The Harbinger Online

Junior’s Band Pursues Opportunity in Texas

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The Youth loft of the Village Presbyterian Church was packed. On the night of the Love 146 concert, the lights were dimmed except for two strands of fairy lights hung on the wall behind the stage. Up on stage, underneath strands of red and pink streamers, junior Bryan Bailey was losing himself in the music. He strummed his bass guitar, stage left, as Rockhurst junior Noah Spencer sang the lyrics to “Backseat,” one of the songs their band Township has just recorded as part of a demo.

You’ve got me running to the backseat of my car/You’ve got me running like the world is gonna stop

Bailey looked out into the crowd. Among the hundreds of people who’d turned out for the benefit concert, Bailey spotted four people singing along to their song. There they were, 17-years-old and part of a high school band, and people already knew the lyrics to their songs. Bailey couldn’t put how he felt into words, and he still isn’t sure he’ll ever be able to. It was crazy. It was amazing.

* * *

The Love 146 concert wasn’t their first gig. The band, which includes Bailey on the bass, Spencer on the lead guitar and vocals, Blue Valley North junior Brooks Brown on keyboard and backing vocals and East junior Chaney Butner on drums, has been doing shows for years. Originally named Against the Generation, Township was started during the guys’ seventh grade year. They changed the name after losing a band member, and realizing they wanted the band to be more closely tied to their roots. On a cold November afternoon during lunch, Spencer and a few other guys suggested to Bailey that they start a band. They weren’t planning on becoming famous or globally known; they just wanted to have fun.

Although they had all been musicians prior to starting the band, with years of practice they’ve all gotten better and learned how to play off of each other. Currently, Township practices for three hours once a week. Since the band’s members are split between three different schools and all have different schedules, they find it hard to schedule any other time to rehearse. Typically during a rehearsal they’ll write songs, start jamming to songs on someone’s iPod or practice their own songs.

“Our first practice, I got there and they’re like, let’s play that Vampire Weekend song [‘A-Punk’],” Bailey said. “This was in seventh grade, and I [didn’t even] know what Vampire Weekend was. [At our first practice] we were just terrible, we were just absolutely disgusting and now we’ve evolved into something where every weekend I look forward to going to practice.”

Township started doing gigs back in middle school. The band would email different venues and send samples of their music, and then if the venues liked it, Township would then have a show scheduled. Once they started gaining a bit of recognition, and learned how to put themselves out there, they started getting more and more shows. They’ve performed at the Record Bar, the Czar Bar, Jerry’s Bait Shop, were the last band to ever play at the Beaumont Club and they now have regular gigs at Conroy’s Pub. Their most recent show at Conroy’s had an audience of about 75 people, and earned them enough money to pay for almost half of the recording fees for what will soon be their first album.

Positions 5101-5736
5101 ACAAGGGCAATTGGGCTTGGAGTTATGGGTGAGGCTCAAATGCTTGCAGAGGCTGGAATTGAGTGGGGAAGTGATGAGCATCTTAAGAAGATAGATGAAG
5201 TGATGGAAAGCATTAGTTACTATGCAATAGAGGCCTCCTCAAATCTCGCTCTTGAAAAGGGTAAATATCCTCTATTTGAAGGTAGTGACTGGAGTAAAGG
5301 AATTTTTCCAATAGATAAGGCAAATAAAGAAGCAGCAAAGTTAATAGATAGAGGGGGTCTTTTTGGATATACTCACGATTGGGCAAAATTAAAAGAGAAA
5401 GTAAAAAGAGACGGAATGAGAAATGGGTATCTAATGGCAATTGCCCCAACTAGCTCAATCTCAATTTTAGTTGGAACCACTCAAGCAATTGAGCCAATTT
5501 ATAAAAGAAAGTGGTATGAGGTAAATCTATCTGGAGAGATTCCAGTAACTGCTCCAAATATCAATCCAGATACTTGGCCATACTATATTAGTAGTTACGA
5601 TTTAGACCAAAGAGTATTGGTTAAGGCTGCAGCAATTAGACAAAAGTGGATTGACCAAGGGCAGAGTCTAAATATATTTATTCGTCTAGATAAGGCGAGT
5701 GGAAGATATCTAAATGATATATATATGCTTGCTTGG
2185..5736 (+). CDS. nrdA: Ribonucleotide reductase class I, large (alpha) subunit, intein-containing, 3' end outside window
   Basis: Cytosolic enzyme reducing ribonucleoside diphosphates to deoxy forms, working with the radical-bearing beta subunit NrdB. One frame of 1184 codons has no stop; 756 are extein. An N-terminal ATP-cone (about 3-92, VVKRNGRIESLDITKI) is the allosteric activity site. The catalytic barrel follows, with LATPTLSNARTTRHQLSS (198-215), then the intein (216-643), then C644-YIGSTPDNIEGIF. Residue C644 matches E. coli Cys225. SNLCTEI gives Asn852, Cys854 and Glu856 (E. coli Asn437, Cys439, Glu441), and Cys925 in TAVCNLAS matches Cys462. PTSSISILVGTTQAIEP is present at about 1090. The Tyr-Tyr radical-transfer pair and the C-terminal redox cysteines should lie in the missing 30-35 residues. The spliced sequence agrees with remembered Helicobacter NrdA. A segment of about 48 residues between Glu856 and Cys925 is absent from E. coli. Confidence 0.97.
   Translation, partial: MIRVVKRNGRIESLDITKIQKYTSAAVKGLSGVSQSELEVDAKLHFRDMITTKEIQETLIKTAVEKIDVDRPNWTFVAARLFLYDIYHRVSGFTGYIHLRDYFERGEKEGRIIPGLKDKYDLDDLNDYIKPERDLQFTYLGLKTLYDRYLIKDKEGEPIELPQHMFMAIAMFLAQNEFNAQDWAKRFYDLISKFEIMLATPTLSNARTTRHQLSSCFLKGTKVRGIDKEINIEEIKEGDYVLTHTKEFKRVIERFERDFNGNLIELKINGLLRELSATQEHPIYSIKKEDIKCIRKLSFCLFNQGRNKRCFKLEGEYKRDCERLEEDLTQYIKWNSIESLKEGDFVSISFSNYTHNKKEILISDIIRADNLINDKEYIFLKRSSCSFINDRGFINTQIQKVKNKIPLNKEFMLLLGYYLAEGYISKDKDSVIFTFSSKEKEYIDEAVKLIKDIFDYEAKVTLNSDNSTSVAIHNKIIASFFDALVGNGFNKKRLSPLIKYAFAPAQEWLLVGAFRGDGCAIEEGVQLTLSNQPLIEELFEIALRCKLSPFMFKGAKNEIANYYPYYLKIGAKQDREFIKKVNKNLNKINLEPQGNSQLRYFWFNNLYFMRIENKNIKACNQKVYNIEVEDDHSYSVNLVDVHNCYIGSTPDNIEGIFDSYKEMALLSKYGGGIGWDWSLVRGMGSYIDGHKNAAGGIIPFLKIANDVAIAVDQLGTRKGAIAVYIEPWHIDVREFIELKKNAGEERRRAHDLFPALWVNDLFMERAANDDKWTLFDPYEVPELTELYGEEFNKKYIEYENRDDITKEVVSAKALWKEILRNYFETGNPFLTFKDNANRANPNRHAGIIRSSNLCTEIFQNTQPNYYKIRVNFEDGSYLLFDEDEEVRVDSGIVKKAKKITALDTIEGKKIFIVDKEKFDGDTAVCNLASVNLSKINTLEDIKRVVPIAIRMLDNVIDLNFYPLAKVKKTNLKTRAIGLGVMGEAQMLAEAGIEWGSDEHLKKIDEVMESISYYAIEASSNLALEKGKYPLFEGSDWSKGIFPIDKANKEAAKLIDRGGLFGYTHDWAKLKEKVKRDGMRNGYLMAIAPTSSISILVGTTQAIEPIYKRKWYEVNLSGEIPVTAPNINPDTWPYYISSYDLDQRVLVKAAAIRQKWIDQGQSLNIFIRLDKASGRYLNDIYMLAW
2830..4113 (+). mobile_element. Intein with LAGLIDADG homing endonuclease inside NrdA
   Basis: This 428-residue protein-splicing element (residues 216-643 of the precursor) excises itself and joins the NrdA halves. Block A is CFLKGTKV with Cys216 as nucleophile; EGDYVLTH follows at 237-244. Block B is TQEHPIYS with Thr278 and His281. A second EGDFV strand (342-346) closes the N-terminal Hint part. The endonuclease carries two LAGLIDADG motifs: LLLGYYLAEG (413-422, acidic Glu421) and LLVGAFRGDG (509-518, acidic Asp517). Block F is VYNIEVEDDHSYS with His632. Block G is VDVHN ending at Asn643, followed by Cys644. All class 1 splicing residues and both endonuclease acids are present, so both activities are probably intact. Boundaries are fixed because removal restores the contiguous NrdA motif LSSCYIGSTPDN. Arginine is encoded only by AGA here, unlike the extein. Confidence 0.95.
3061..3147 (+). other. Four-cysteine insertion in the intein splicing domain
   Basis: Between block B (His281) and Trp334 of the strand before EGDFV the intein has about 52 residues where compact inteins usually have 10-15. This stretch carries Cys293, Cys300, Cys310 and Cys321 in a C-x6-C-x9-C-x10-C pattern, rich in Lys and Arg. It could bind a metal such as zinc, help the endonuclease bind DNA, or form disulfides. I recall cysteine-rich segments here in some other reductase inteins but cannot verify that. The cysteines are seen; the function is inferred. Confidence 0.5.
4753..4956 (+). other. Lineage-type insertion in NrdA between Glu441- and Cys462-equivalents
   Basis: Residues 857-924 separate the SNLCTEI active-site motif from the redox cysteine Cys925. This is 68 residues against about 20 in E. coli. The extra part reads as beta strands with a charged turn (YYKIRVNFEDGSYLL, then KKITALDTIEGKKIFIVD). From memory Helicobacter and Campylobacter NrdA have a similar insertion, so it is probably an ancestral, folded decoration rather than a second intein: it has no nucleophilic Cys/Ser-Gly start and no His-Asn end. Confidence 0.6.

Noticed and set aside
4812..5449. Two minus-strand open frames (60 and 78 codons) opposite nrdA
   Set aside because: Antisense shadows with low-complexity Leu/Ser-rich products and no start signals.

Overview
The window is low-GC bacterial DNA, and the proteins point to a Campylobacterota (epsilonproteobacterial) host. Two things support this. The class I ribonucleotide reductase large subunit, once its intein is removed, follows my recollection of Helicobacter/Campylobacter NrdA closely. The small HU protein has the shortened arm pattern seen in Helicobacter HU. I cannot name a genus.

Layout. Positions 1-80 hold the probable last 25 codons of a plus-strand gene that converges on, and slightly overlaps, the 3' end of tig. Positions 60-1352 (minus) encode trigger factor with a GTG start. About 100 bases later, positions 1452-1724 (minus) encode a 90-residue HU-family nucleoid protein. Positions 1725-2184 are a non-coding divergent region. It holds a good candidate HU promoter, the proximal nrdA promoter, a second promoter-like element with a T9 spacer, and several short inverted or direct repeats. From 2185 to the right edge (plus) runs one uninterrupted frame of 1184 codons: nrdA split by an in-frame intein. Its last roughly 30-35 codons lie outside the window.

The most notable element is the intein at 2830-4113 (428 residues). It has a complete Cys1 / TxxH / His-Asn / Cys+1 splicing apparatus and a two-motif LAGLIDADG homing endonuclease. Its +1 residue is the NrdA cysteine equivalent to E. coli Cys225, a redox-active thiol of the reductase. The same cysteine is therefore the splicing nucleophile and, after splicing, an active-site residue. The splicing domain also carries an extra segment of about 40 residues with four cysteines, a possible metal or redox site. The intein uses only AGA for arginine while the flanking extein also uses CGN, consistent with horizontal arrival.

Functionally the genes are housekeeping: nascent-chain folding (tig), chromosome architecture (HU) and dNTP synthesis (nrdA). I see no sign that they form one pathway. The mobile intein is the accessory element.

In April, Township will be traveling down to Austin, Tex. to record their first album. Spencer’s father, a marketing agent, knows the owner of the Tequila Mockingbird record label and sent them their demo. Eventually the label contacted the band and expressed interest in having Township come to Austin to record an album.

“I get really happy about [recording the album] because reality is really setting in that we’re going,” Bailey said. “And it’s really cool to feel like someone who doesn’t know who we are, doesn’t know our story heard our music and said ‘We want you.’”

After Township records and releases their album, they’re not entirely sure what will happen. The band plans on promoting it in their schools and on social media, but after that Township’s future is up in the air. The guys are currently planning on staying in the band and doing shows through their senior year, and then going to college. Their goal, since the start of the band, was to record a full-length album. Now that their dream is being realized, they’re just setting out to have fun.

Currently, Township is only known locally. However, the possibility of the band becoming big, becoming famous, is real. According to Bailey, if this turns out to be the case, their parents would most likely push them to continue on to college. But, anything could happen.

For now, the band will keep on doing shows and practicing until they head to Austin to record. Each day passed is just one day closer to completing their goal. They can’t wait.

“[The band has] really gone from just making sound to really making feelings,” Bailey said. “I can’t get enough of music, and I’m just so lucky to have these guys that feel the same way. I’m just so happy we have this now.”

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